Voting for Survival

                This morning while listening to my local talk radio station, I heard an interview with a variety of college students about the upcoming election.  The interview centered around each student’s alignment with their chosen political party and views on voting choices.

                The republican students interviewed were primarily voting for the republican candidate based on the belief that he will strengthen the economy.  The concern was that they want to graduate college knowing that they will have a greater opportunity for employment and believed the republican candidate would provide that. 

                The students aligned with the democratic party were voting democrat primarily because they did not believe the country would survive four additional years of the present administration.  However, all of them were not necessarily pleased with the candidate. They inferred that democrats are too often placed in a position where they are expected to vote for a candidate that is weak on so many issues.

One student addressed the idea that some people were choosing not to vote because these were tense times and she understood but for her that was not the option.  She alluded to the fact that so often “our people,” meaning Black people, are placed in a position where we must make decisions for survival. 

So, the question becomes, can Black people survive another term of the present administration?  That young woman’s observation struck me.  Black people in this country, whether consciously or unconsciously, are always operating in survival mode.  “I just need to stay alive.”  Simply staying alive is always at the forefront of our mind.  Economic advancement, social status, political power, summer vacations, college funds, monetary investments and other “American Dream,” thoughts play a far second to the thought of staying alive.

My mind went to a scene of an enslaved Black man who knows that when the plantation master sends for his wife it the middle of the night, it was to rape her.  Yet, he could not stop her from going nor could he fight for her honor.  If he stopped her from going, he would be beaten or killed, and master would still have her.  If he fought for her honor, he would be killed, and their children killed or sold, and master would still have her.  So, he does nothing.  He chooses survival.  His family lives another day.  This decision-making process is still at work in us even today.  That is what “the talk,” is all about, how to stay alive another day.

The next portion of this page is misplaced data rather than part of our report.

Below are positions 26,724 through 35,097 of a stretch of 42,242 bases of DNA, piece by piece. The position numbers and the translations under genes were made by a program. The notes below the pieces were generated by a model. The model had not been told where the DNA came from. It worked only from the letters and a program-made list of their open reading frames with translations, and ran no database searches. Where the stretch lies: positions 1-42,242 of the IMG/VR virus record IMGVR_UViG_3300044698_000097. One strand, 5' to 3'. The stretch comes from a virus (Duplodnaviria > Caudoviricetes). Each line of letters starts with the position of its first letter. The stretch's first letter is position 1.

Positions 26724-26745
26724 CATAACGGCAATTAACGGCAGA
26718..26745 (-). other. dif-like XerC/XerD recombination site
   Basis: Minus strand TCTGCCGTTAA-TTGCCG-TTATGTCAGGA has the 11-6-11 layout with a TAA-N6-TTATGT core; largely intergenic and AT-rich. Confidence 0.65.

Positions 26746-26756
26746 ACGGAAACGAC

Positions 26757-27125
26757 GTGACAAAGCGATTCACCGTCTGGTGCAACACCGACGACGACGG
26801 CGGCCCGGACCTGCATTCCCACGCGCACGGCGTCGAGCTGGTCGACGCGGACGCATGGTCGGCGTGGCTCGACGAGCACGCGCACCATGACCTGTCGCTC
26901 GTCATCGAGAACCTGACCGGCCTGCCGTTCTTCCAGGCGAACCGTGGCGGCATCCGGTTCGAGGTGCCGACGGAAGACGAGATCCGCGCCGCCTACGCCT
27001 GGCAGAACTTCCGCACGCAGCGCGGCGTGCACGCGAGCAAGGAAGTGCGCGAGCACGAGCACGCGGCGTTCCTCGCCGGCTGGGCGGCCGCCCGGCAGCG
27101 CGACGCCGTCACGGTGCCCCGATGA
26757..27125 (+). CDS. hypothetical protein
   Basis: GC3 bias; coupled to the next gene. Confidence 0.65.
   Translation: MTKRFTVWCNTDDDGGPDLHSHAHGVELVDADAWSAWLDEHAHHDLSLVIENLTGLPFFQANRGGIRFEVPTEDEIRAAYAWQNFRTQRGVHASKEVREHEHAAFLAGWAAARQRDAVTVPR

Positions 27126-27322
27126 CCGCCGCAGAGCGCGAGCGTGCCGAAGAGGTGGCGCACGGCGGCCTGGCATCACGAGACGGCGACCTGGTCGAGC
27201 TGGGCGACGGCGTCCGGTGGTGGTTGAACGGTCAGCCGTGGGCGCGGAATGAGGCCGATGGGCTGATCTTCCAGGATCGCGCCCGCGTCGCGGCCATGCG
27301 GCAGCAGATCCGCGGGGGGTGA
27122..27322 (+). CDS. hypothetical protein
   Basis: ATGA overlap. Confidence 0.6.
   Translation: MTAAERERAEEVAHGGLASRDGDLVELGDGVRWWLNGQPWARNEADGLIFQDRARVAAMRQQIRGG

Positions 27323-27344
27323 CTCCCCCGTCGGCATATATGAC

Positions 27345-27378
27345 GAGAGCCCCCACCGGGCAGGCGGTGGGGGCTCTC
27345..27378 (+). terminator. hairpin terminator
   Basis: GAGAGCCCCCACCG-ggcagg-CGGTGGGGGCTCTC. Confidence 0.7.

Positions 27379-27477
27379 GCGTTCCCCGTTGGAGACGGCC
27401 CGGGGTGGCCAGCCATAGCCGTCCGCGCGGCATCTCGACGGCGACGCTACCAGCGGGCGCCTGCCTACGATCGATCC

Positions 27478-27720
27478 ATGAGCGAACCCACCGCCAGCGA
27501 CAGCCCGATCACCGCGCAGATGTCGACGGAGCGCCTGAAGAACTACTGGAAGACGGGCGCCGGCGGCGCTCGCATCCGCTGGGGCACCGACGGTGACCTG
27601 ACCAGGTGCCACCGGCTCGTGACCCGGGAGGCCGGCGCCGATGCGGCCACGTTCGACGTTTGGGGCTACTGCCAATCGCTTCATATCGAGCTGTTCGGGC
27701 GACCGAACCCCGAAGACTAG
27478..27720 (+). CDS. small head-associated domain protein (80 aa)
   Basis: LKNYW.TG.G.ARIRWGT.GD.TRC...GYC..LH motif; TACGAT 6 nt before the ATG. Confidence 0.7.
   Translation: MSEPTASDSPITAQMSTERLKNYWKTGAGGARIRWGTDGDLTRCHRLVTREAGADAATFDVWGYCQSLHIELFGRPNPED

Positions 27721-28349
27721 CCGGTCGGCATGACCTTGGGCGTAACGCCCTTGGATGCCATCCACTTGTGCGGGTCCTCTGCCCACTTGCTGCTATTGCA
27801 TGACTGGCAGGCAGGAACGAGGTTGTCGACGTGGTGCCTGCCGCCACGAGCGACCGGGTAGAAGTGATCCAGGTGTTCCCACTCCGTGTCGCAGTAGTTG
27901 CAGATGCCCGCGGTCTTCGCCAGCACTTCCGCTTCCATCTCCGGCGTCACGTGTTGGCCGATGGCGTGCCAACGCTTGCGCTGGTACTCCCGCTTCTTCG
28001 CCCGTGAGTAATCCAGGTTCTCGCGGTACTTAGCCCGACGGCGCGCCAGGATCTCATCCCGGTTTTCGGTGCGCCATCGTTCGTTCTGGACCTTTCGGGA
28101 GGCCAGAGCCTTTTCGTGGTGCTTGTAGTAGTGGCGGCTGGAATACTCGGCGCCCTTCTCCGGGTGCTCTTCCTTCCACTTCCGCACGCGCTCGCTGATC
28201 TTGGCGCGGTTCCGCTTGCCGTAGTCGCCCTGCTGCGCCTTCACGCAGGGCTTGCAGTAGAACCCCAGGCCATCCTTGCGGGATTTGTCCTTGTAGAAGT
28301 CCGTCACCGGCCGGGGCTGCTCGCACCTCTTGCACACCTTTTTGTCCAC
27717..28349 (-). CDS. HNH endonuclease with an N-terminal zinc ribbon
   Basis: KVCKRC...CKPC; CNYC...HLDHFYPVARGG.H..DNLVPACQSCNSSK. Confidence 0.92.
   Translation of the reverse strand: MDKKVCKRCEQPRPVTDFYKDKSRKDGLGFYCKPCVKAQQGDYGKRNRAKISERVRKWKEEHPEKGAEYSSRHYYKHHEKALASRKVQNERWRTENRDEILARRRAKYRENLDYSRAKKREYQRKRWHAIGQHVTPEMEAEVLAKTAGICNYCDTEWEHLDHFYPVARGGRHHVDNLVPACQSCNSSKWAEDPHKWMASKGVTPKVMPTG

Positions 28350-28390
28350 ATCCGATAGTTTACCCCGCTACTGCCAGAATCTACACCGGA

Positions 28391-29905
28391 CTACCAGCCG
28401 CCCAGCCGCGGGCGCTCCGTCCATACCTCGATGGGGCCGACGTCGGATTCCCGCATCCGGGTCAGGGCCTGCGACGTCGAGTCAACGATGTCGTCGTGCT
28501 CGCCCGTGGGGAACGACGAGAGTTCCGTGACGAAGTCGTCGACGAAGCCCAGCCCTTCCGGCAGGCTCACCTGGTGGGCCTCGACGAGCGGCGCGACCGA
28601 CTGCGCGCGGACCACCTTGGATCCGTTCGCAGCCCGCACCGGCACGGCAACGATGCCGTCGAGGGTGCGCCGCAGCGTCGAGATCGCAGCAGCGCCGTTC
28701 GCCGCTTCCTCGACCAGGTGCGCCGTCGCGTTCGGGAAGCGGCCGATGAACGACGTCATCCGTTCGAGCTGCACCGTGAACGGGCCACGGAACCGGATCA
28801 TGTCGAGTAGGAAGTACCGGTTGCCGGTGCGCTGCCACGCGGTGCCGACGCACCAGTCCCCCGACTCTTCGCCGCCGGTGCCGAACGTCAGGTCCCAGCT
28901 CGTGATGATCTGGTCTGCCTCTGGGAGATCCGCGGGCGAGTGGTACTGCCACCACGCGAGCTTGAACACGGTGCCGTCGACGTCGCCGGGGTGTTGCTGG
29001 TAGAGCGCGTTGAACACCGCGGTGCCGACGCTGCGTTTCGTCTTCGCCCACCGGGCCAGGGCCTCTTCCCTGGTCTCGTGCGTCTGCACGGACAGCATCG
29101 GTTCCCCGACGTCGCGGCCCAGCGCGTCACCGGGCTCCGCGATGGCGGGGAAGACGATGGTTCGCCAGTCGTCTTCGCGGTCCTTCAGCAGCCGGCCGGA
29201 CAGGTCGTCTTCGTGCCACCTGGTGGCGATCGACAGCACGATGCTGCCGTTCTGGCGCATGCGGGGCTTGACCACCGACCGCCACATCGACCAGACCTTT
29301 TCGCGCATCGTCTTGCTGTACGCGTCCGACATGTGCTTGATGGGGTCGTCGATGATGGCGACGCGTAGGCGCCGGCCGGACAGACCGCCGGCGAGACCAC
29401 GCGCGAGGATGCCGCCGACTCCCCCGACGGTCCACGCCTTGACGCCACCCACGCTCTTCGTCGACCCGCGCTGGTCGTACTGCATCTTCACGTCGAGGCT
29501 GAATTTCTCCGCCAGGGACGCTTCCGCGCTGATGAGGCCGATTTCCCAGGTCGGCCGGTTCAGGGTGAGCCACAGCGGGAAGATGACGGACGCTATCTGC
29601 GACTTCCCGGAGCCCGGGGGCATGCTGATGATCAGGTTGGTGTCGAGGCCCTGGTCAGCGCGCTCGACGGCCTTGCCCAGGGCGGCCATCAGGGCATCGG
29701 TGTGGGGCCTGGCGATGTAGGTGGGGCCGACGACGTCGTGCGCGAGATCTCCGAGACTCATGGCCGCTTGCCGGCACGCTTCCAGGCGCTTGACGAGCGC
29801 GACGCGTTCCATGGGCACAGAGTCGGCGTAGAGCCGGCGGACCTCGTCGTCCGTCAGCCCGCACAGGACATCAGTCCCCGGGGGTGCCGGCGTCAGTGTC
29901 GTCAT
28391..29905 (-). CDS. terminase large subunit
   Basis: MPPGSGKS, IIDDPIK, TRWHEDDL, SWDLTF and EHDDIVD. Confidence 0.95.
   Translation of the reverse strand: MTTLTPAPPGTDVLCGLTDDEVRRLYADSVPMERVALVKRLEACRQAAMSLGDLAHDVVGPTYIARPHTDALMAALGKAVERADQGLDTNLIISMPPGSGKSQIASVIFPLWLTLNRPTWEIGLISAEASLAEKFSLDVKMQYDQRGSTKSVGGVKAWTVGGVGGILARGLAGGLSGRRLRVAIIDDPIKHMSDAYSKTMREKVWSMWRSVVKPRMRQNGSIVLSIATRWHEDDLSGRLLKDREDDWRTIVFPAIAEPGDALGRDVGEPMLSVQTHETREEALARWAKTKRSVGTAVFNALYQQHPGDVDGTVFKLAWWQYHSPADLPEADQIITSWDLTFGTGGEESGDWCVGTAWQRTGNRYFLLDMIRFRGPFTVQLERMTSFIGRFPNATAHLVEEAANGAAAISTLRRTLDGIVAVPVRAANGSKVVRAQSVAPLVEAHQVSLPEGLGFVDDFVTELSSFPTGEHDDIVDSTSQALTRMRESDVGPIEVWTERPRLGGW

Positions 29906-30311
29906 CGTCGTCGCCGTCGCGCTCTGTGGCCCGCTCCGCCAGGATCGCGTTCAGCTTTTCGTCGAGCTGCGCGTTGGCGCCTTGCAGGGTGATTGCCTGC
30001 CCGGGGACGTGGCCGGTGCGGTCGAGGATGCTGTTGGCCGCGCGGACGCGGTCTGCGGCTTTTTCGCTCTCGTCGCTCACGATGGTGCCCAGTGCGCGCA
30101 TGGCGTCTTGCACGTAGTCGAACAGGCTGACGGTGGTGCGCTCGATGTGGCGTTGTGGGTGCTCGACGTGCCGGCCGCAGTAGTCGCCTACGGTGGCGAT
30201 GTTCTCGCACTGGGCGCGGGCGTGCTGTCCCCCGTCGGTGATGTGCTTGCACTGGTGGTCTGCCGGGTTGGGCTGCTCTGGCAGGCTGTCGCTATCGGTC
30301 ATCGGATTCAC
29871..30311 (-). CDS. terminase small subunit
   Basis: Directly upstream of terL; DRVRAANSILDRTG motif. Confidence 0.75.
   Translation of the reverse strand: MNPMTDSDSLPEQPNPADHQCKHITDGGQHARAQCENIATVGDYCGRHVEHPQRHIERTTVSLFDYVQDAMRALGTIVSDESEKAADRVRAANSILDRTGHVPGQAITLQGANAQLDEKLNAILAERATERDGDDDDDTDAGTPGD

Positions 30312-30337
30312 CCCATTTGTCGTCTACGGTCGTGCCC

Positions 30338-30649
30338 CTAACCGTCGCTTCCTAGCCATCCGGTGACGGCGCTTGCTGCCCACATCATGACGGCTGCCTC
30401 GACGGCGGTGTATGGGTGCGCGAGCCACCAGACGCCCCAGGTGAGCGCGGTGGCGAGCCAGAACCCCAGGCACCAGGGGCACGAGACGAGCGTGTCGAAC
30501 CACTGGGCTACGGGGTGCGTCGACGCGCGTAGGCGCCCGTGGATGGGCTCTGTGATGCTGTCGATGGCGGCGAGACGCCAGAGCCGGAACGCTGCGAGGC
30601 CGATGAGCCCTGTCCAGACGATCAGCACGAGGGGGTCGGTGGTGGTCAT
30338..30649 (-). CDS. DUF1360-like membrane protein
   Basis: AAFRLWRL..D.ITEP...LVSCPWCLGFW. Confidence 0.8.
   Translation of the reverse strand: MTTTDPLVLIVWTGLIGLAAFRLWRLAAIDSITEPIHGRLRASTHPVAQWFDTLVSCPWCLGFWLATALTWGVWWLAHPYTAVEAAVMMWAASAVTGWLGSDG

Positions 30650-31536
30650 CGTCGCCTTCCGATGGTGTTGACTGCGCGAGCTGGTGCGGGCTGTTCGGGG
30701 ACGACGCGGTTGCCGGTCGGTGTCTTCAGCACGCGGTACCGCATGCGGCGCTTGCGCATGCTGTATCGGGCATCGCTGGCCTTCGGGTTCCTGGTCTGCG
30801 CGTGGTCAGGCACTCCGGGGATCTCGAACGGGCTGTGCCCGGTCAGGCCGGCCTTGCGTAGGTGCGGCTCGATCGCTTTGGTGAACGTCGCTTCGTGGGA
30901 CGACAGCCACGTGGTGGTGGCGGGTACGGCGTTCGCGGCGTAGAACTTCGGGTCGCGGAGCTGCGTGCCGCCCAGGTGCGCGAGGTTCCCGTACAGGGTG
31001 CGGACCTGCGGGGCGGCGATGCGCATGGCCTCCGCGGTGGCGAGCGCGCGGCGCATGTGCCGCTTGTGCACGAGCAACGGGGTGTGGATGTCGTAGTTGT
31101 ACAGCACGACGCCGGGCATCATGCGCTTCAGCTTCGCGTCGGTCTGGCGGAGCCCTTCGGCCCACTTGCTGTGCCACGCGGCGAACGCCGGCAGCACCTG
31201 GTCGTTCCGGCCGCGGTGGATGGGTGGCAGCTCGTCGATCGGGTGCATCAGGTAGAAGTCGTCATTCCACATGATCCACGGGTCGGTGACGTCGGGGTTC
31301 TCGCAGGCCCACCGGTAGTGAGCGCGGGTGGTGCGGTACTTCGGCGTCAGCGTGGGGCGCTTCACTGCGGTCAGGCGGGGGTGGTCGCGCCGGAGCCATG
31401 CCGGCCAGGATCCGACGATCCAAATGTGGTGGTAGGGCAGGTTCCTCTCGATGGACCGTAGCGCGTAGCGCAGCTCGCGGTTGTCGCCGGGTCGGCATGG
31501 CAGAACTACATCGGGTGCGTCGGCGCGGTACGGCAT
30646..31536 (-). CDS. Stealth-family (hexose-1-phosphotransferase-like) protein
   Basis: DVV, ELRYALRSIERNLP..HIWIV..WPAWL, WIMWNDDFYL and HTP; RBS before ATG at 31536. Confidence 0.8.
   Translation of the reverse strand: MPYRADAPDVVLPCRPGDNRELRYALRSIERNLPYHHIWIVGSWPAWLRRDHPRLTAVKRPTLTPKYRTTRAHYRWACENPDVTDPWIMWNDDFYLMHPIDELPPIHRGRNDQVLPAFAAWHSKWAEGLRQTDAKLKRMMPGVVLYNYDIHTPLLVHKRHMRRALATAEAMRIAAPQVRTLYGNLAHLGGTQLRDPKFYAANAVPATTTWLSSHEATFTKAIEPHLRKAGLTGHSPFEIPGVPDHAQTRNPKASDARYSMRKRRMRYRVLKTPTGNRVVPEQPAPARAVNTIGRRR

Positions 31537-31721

There is no “exhale” moment for us.  There is never a time when we are totally and completely relaxed without a care in the world.  The average Black person knows this and operates in a constant state of conscious breathing because they know how quickly that breath can be taken away.

 Some Black people, those who have amassed money and small amounts of power among our people, seemingly do not realize that status and money do not relieve you of your melanin state of being.  They encourage our people not to vote.

Thinking that they have “arrived” at their destination of capitalistic equality, they protect their own interest. Yet, they are Pinocchio on a marionets string, performing at the puppeteer’s commands while thinking they are free.  This is their survival tactic, yet it does nothing to advance the community to which they must return when the strings are cut, and they are left sprawled on the stage in an abandoned theater.

COVID-19 is disproportionately affecting the lives of Black people.  The threat of eliminating health insurance for the poor will leave large numbers of Black people without adequate health care.  States, such as the one I live in are building mega prisons and providing substandard education to ensure that they are filled.  Police officers who took an oath to serve and protect all citizens are gunning down Black people for sport.  Once again, we are finding Black bodies hanging from trees in public spaces.  Food desserts make it impossible for Black people to locate and purchase healthy food and cities populated by Black people still have contaminated water.  These examples represent only a sample of the systems in operation to ensure that Black people either exist in a state of docility or die. 

Can the Black population in America survive four additional years of the present administration?  Answer that question.  Then vote.

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